How to Perform a Legal Jump Shot - Jumping The Cue Ball Without Scooping
Jumping in pool is a matter of controversy
For years and years, many of the bar table and bar room players across America have jumped the cue ball by striking the bottom of the ball. Most of them believe this to be perfectly legal. It is not. That technique is called a "scoop", and it is a foul in organized pool and billiards. Much like ball in hand, there are new standards to what is legal in a pool game and what is not. I have encountered the habit in many places, and would like to go on record in public so that I may help to cure this ail. There is only one way to perform a legal jump shot in pool and billiards, and I will discuss how to do just that in this article.
Jumping a cue ball
is something that you do regularly if you play pool much, and you probably don't even realize it. Every time you strike the cue ball firmly, it has a tendency to leave the felt on the table for a short period of time as it moves toward the object ball. Due to the fact that your stick is at a very low incline during a normal shot, the jumping effect is spread across a long distance and it is not noticeable. If you elevate the rear of your cue stick and perform the same motion, you will notice a lot more air in between your cue ball and the cloth. Voila, you just jumped the cue ball. The key is to strike the ball above the center plane, with a DOWNWARD motion. Your swing should feel a lot like attempting to put draw on the ball. You should feel as if you are "spearing" the cue ball. The ball is trapped between the stick and the slate, which releases it's energy in the opposite direction, which is upward. The more force that is applied, the further/higher the ball will travel.
The Coveted Tiger IceBreaker 2
The billiards and pool principals involved
are important if you are to actually be able to use this technique. Any one can hit the ball hard, and anyone can jack the but end of a stick up. The question now becomes, how far am I trying to jump? Or, how quickly does the cue ball have to elevate to clear the ball in front of it? Or is there enough space to land the cue ball on the table if I do get over the ball in front of me? These don't normally have to be considered when shooting a run of the mill shot, but really have to be examined when attempting a jump shot. Let's take a look at some of the pro's and con's that need to be considered in order to maximize your success.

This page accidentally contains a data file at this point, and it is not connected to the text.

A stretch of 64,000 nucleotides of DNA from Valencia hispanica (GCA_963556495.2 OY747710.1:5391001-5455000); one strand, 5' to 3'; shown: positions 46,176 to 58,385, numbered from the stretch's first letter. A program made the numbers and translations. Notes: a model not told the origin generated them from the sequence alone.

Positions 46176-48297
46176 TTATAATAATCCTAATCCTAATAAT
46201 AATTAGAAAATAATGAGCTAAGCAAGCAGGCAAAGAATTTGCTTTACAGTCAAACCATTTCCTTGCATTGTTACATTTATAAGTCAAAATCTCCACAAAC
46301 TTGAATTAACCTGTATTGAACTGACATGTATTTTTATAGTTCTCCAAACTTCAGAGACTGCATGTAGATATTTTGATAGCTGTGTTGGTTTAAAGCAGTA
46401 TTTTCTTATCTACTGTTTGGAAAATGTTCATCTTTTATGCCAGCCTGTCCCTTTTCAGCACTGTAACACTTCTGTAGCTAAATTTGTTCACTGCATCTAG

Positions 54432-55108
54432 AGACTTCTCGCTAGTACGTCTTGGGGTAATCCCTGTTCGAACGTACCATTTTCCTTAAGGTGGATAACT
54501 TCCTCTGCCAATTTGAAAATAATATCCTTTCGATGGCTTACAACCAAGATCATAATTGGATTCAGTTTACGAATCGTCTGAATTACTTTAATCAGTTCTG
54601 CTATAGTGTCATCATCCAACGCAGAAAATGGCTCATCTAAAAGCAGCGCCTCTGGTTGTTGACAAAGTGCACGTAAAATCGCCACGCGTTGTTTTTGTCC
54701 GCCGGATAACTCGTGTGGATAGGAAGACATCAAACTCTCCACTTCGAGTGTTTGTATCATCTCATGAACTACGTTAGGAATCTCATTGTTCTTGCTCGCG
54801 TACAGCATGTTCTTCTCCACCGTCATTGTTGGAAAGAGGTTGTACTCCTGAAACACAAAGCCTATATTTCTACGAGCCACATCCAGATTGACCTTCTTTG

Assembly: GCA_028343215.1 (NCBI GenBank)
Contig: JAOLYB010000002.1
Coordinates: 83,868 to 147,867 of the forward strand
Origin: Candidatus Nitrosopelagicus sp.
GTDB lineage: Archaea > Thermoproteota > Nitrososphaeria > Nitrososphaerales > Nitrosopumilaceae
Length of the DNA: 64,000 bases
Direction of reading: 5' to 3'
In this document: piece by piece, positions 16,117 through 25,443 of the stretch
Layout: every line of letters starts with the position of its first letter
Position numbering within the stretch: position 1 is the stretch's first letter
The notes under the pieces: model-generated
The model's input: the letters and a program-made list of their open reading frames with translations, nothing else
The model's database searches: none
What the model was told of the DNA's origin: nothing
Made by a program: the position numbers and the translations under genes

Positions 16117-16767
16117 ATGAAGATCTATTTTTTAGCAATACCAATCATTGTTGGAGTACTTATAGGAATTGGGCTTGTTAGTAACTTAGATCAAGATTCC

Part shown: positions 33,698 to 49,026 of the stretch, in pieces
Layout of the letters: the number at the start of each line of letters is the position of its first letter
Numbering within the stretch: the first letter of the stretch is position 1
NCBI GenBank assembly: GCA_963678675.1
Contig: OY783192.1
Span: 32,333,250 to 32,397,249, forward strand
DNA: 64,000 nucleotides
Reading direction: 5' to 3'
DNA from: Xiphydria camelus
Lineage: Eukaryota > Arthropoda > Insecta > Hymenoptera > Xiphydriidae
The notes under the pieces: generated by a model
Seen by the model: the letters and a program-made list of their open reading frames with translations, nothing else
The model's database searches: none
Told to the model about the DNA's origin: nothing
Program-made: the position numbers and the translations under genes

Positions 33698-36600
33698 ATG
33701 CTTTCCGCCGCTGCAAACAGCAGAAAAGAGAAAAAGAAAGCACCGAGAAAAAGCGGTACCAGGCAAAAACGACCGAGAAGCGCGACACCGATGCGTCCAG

One Great Jump Cue
The benefits of jumping are numerous.
There are times in a game of pool that a jump shot can propel you toward success that would otherwise be unattainable. Jumping the cue ball is also much more consistent than kicking or masse shots, if you can become proficient with the technique. The possibilities that are opened up to you by this are almost endless, and for a good jumper, almost no ball is out of reach. The down side is the possible outcomes of not having success at your attempt. Hit the ball too hard, and one of the balls goes off the table, giving your opponent ball in hand. Hit it too soft or without enough incline, and you don't clear the original impediment. You must measure the distance you need, then apply the exact amount of force related to the ball traveling that far. I know that sounds complicated, and it is, to the mind. However, "your hands are smarter than your head will ever be." Quote form the Legend of Bagger Vance. Go out and practice the motion before trying to use it in competition. Once you have a feel for it, your buddies will be amazed by this technique. If you are looking for added ease, check out one of the jump sticks in the side bar. You will be amazed at how easily the ball will jump through the air and over the object ball of choice if you invest in one of them.
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